The final tally was 84 jobs applied for. That's just the higher ed jobs, not including the Hasting applications, the NPS jobs, the federal jobs.
That's 36 definite higher ed "Nos" and 48 limbo jobs with no answer yet. Despite this, my thought is not that I'm still in the running for those 48 jobs, but that HR just hasn't gotten around to sending out the rejection letters.
And I've made my peace with the fact that I am not a unicorn, and there will be no higher ed job this year. For me this was maybe easier than others because I DID teach high school for 12 years and loved it. There's a lot I miss about it- the community, knowing your students over four years, all the support your provide them.
I'm trying NOT to listen to the mean voice in my head that tells me this is a failure on my part. I know that the job market is more about luck and chance than anything else.
I still spent some time last week talking both on the phone and on Twitter with colleagues about making my peace with what NOT getting a higher ed job really meant. And what it didn't mean.
I've written too about my back up plans which included applying for National Park jobs, Bureau of Indian Education jobs, applying to jobs at UNM in the dean's office, applying to TFA, and transferring my high school teaching certificate to New Mexico and applying for high school teaching jobs.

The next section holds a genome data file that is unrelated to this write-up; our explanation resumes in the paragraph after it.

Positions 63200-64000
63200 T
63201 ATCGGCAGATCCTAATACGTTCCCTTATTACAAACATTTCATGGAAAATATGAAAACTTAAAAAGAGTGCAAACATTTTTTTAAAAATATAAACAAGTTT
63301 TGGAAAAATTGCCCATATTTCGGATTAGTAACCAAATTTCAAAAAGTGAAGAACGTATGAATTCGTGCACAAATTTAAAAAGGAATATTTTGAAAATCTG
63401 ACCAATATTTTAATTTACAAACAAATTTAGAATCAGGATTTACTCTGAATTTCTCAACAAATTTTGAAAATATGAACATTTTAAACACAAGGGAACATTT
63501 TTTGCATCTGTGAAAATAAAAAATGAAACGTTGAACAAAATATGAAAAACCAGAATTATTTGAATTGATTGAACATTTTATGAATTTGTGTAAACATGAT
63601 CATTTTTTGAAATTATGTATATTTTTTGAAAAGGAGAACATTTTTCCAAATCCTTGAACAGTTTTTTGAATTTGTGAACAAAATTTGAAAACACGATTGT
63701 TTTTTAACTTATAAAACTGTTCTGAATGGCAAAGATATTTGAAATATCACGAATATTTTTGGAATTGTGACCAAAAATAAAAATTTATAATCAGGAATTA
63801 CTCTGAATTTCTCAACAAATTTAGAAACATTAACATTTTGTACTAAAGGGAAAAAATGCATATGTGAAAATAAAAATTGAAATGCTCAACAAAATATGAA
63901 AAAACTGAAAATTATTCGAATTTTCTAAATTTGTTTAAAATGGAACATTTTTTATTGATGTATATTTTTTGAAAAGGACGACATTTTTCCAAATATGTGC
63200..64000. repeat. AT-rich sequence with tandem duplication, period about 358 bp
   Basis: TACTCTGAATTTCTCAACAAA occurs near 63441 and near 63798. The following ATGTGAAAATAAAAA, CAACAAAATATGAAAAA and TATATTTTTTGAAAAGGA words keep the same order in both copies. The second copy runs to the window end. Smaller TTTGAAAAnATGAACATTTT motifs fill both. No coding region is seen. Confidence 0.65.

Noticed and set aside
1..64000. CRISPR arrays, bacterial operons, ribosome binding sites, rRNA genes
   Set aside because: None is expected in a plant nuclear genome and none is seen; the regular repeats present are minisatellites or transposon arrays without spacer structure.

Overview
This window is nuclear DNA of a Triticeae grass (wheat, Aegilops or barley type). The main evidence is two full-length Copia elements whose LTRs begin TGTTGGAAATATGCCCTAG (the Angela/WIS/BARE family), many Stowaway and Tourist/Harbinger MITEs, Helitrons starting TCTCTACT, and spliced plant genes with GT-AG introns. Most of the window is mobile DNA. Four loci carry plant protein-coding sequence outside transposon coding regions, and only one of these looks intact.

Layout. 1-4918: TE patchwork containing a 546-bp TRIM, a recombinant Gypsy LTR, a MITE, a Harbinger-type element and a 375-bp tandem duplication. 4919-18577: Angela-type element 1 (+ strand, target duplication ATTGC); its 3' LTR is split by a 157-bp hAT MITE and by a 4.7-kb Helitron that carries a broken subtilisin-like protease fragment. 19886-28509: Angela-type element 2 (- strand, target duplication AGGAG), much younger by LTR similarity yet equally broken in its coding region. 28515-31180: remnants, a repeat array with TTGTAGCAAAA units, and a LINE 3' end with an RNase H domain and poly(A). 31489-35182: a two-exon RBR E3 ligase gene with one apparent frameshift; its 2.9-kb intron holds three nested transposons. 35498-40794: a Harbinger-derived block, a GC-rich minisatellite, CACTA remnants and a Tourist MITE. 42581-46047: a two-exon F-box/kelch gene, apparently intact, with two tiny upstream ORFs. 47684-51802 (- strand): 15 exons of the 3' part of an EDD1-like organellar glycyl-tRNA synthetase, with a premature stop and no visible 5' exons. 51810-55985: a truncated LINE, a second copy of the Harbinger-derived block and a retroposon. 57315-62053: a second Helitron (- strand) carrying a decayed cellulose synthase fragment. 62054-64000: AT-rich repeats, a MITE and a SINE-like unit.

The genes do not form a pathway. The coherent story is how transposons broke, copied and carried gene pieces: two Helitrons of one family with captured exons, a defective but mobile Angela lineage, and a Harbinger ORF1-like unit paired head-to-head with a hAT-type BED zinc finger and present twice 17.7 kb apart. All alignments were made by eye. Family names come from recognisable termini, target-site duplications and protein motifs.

Last week I was starting to freak out a bit.
While I have lots still to do this semester I know that I will blink and it will be over. My TAship runs out in May and I've been facing the very scary reality of how I pay bills after 1 June. IF I get summer teaching that pushes back these fears to August, but that's still terrifying.
Most of the advice I've gotten has been supportive.
But a lot of what I've gotten are platitudes- you'll be fine. It'll work out. Just get an alt-ac job.
While I appreciate the sentiment behind these, they have not helped.
But I have tried not to freak out. I have tried to focus on the fact that I did everything I could to get a job and at this point I needed to not stress over things I had no control over. I knew that high school jobs generally didn't post job openings for the next school year until April-May when they knew who was retiring or not coming back, so since I've missed out (mostly) on the higher ed hiring cycle, that was what I was hanging my hat on.
Because as of last week, I had not made the cut. I had not heard from a single job.
I have an MS Ed, an MA, an (almost) PhD, and I'm a Nationally certified teacher, so I'll go to the top of most high school hirings, although I've written before that my concern was that also puts me at the top of the salary scale which could be a budget buster for some schools.
Most of the private schools weren't hiring, but I sent letters and CVs in anyway. One was, and I sent in my stuff, but never heard back.
I've put in for three separate public school jobs, heard a definite "No" from one nothing from another and then the following from the third.
Last Friday I received a phone call late in the day to schedule an interview at a high school on Monday.
I interviewed Monday afternoon. I think it went well.